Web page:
Pre-play attack

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In the field of security engineering, a pre-play attack is a cryptographic attack in which an attacker prepares for the attack in advance by carrying out a simulated transaction while pretending to be the device to be attacked, and then repeats the attack a second time with the real device at a time when it is likely to carry out the same series of operations as in the simulation. The technique relies on being able to guess the content of the transaction in advance, something usually made possible by a poor choice of unpredictability within the system.[1][2] The name is a play on "replay attack". Pre-play attacks are not very effective and chances of success are slim.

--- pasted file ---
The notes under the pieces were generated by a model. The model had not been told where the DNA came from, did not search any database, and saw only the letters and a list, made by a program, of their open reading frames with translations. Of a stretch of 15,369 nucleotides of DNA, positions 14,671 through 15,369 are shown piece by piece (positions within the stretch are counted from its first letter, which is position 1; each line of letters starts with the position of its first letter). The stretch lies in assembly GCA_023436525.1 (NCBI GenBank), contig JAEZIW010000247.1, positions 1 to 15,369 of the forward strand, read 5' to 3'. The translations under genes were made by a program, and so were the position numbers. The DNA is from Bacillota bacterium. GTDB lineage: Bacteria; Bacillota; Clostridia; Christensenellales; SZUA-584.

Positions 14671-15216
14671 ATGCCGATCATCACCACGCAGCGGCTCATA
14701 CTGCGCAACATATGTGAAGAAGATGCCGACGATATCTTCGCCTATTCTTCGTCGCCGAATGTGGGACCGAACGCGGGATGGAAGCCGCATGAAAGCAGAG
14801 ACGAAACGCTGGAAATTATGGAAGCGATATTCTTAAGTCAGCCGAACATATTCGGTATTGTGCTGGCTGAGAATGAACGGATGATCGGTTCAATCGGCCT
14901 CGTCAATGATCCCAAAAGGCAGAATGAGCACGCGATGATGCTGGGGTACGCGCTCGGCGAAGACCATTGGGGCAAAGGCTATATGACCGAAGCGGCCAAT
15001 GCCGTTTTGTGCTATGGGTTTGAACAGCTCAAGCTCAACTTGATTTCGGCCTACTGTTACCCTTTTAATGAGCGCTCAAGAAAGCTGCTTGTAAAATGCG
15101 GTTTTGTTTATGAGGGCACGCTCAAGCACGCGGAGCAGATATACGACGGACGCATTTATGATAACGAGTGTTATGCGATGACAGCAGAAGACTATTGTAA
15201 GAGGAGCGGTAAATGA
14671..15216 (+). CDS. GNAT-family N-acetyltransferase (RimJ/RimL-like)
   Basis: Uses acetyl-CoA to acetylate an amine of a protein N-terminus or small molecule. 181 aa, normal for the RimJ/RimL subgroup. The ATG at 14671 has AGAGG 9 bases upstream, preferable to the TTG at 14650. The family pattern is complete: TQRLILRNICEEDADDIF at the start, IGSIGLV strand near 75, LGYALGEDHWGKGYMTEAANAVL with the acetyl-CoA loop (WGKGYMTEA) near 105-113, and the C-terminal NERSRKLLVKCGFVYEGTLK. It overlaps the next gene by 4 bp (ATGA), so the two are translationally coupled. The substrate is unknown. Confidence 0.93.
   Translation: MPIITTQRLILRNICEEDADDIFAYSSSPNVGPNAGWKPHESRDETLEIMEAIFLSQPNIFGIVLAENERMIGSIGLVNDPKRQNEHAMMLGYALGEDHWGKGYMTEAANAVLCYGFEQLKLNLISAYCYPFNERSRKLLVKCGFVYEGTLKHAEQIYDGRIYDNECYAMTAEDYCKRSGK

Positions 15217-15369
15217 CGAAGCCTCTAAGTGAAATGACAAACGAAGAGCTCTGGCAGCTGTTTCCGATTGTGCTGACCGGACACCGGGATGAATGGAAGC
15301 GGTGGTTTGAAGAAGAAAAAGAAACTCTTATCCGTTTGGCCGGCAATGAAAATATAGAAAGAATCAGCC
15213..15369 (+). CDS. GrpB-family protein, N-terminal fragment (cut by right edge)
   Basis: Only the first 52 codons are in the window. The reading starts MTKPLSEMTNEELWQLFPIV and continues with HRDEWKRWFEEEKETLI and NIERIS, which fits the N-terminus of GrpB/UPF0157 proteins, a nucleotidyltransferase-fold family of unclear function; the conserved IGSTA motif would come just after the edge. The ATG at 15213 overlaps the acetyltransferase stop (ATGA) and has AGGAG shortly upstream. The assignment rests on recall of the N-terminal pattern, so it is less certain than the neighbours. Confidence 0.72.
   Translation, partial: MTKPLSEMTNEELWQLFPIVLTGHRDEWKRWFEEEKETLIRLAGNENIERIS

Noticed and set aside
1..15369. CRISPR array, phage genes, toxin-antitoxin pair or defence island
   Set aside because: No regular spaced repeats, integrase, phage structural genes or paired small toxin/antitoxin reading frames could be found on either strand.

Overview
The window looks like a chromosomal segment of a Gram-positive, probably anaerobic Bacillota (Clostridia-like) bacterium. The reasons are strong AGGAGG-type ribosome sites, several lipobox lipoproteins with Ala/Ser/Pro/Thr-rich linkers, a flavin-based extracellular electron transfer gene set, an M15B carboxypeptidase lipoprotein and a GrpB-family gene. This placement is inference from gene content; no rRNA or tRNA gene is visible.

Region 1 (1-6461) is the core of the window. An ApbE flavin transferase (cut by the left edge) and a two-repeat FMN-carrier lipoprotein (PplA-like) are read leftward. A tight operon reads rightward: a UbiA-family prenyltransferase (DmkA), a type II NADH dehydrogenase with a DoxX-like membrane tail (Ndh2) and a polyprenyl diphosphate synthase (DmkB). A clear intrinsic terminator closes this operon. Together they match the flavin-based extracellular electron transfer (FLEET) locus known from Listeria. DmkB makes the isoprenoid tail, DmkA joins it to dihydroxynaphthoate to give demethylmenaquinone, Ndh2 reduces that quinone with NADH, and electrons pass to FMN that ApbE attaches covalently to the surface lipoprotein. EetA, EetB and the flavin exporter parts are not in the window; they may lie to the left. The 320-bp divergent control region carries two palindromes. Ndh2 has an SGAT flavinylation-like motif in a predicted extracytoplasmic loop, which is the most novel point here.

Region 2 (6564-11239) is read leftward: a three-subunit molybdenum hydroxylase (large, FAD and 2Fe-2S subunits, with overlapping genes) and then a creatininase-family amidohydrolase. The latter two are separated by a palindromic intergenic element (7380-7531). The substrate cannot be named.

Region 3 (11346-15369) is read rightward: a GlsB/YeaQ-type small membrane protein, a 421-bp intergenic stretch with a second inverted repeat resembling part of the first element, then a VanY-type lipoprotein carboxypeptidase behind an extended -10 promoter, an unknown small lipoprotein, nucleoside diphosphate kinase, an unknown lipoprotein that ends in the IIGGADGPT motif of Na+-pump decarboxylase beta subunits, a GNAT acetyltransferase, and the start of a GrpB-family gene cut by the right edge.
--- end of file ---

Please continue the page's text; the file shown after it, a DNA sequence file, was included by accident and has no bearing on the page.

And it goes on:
1. ^ Mike Bond; Omar Choudary; Murdoch, Steven J.; Sergei Skorobogatov; Ross Anderson (2012). "Chip and Skim: Cloning EMV cards with the pre-play attack". arXiv:1209.2531 [cs.CY].
  2. ^ Mike Bond (September 10, 2012). "Chip and Skim: cloning EMV cards with the pre-play attack". Cambridge Computer Laboratory Security Research Group. Retrieved 2012-10-01.